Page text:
The Silent Thief of Sight
One of the most astonishing outcomes of investing in eye health in a developing country is that a condition which is ruining a life can be fixed relatively easily, and the results are - pardon the pun - so visible.
Witnessing an elderly farmer with cataracts, unable to work due to limited vision, but now able to see again the very next day after a 15-minute operation, or a young girl with trachoma triachiasis whose pain and discomfort is relieved by a minor lid-surgery, is incredibly satisfying for all those involved – you get almost instant results.
What is Glaucoma?
Glaucoma is more complex. It is irreversible – it cannot be cured, though it can be controlled. The leading cause of irreparable blindness worldwide, it is a group of eye diseases characterised by progressive structural damage to the optic nerve and visual field loss.
According to the International Agency for the Prevention of Blindness (IAPB), it has been estimated that by 2020 there will be approximately 80 million people with glaucoma globally, an increase of about 20 million since 2010. The burden is largely in sub-Saharan Africa, where about 4% of adults aged 40 and above have the condition.
„I’m excited about the opportunities for improving glaucoma care services, working with Light for the World as they partner with 3 African countries to support glaucoma care programmes in the public health context. The programme is very important as it will span across institutional strengthening and training for high level skills, approaches to earlier diagnosis in the communities and enhancing public awareness for glaucoma."
Dr Fatima Kyari, IAPB West Africa Chair, Glaucoma Specialist and Glaucoma Advisor to Light for the World, Nigeria
It has been referred to as ‘the silent thief of sight’ as diagnosis is often late because patients may not even know they have it: the most common form of glaucoma in Africa, primary open-angle glaucoma, is typically not painful but still results in gradual vision loss.
In Nigeria for example, the Nigerian National Survey of Blindness and Visual Impairment (2009) reported that 5% of survey participants aged 40 and above had glaucoma, but that 94% of them were unaware they even had the condition.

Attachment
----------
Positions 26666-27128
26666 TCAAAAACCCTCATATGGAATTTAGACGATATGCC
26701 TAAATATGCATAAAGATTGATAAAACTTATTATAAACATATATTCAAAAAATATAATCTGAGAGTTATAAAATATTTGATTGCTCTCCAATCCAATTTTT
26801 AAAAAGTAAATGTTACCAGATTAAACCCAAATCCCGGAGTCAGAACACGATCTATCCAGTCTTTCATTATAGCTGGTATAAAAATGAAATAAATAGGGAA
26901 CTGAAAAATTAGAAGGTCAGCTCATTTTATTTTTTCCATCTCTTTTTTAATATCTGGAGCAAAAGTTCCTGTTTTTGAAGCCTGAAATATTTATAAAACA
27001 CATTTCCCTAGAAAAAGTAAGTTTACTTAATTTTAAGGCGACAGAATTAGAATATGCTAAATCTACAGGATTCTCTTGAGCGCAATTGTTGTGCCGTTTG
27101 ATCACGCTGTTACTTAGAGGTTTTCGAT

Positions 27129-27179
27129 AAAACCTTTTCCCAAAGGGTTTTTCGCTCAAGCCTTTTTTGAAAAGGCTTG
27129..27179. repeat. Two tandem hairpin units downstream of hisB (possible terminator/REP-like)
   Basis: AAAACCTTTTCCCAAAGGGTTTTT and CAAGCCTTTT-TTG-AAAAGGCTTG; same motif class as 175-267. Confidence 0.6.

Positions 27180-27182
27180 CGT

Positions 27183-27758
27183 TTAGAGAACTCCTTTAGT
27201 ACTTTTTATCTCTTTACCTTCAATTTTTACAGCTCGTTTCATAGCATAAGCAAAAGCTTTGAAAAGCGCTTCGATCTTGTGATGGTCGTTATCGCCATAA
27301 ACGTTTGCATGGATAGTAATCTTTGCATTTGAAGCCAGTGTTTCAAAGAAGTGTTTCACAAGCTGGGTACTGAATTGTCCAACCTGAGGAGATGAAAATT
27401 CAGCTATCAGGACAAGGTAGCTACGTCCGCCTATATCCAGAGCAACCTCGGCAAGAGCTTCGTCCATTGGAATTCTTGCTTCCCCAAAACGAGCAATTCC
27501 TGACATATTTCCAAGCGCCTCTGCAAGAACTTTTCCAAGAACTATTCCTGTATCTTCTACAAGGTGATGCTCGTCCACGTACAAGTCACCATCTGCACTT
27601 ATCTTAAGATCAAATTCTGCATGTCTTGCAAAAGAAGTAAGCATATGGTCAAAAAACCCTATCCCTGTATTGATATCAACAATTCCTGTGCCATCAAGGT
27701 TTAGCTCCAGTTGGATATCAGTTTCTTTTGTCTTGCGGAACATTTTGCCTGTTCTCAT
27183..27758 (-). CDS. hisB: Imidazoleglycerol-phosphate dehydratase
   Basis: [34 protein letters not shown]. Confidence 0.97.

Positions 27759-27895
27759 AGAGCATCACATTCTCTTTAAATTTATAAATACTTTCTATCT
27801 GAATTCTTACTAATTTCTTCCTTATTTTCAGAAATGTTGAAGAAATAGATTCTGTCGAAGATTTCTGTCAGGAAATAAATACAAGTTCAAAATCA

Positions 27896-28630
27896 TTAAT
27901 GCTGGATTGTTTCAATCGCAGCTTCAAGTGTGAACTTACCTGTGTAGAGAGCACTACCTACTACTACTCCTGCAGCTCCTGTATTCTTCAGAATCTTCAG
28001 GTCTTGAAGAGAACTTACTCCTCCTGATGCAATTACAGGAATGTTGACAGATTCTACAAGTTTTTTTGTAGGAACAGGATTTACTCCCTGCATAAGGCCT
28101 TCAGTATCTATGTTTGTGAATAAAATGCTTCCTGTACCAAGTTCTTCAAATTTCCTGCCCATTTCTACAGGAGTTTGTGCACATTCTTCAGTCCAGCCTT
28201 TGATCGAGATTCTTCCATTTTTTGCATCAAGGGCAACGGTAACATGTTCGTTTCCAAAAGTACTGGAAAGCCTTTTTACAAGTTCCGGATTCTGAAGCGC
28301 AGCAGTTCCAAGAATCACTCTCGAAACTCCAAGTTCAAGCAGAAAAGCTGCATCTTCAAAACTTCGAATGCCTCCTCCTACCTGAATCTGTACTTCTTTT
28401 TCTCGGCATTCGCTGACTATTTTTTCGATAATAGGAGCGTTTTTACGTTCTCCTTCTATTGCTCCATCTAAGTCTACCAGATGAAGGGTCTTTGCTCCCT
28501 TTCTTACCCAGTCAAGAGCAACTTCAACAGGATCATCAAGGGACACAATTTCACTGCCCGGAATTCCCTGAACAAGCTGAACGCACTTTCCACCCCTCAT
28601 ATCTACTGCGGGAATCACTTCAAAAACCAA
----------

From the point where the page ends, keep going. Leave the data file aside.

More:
Why is addressing it so difficult?
There are many challenges linked to glaucoma – a lack of public awareness leads to late diagnosis when the damage has already been done, treatment is not straightforward, the specialist ophthalmologists and health centres needed are limited and the cost of medication and care is high. All this is compounded by socioeconomic deprivation and the fact there are currently no publications on models of glaucoma care in Africa.
As it’s impossible for full sight to be restored (though it’s possible to stop the disease in its tracks with proper treatment), it’s a condition which does not easily lend itself to a simple happy ending, and as such it’s an oft-neglected problem.
“I am so delighted that Light for the World is addressing glaucoma – it is so neglected.”
Dr Clare Gilbert, Professor of International Eye Health in the International Centre for Eye Health (ICEH) of the London School of Hygiene and Tropical Medicine (LSHTM), UK
But this is unacceptable given the amount of people it affects, and the effect it has on their lives. Although it is a difficult disease to manage, it is potentially just another avoidable cause of blindness in Africa which can absolutely be taken on – and we want to be part of the solution.
What is Light for the World doing to help?
Light for the World has strong links with Ministries of Health, particularly in our focus countries of Burkina Faso, Mozambique and Ethiopia. With their support, for the first time, we have developed a broad and targeted multi-country programme to systematically tackle the complexity of the disease in the rolling out of glaucoma services in our countries of intervention and beyond.
More specifically, Light for the World will:
- Develop the first Glaucoma Implementation Manual for Sub-Saharan Africa based on the International Council of Ophthalmology (ICO) Glaucoma Guidelines with high-level Glaucoma experts, including from international eye health organisations such as the ICO, the International Agency for the Prevention of Blindness (IAPB), the scientific community and major international training institutions, and , among others. It will be disseminated for use by specialised ophthalmologists to set up glaucoma clinics continent-wide
- Train 6 ophthalmologists (respectively two from Ethiopia, Burkina Faso and Mozambique) to subspecialise in glaucoma
- Establish and equip 6 Glaucoma Centres within existing public eye departments to improve diagnostics and treatment (2 for each of these three countries)
- Facilitate the training of 63 national general ophthalmologists by the Glaucoma subspecialists, so they have the skills to diagnose and treat glaucoma
- Facilitate the training of 38 allied ophthalmic personnel (mid-level ophthalmic staff, such as ophthalmic clinical officers) in glaucoma diagnosis, counselling and referral to the specialised centres
- Build awareness among both the public and health authorities of the disease and its complications.
A big thanks to the Else Kröner Fresenius Foundation for making this programme possible.
This is an ambitious plan, and we need your help to implement it.
Please join us in the fight against this neglected and complex disease affecting millions.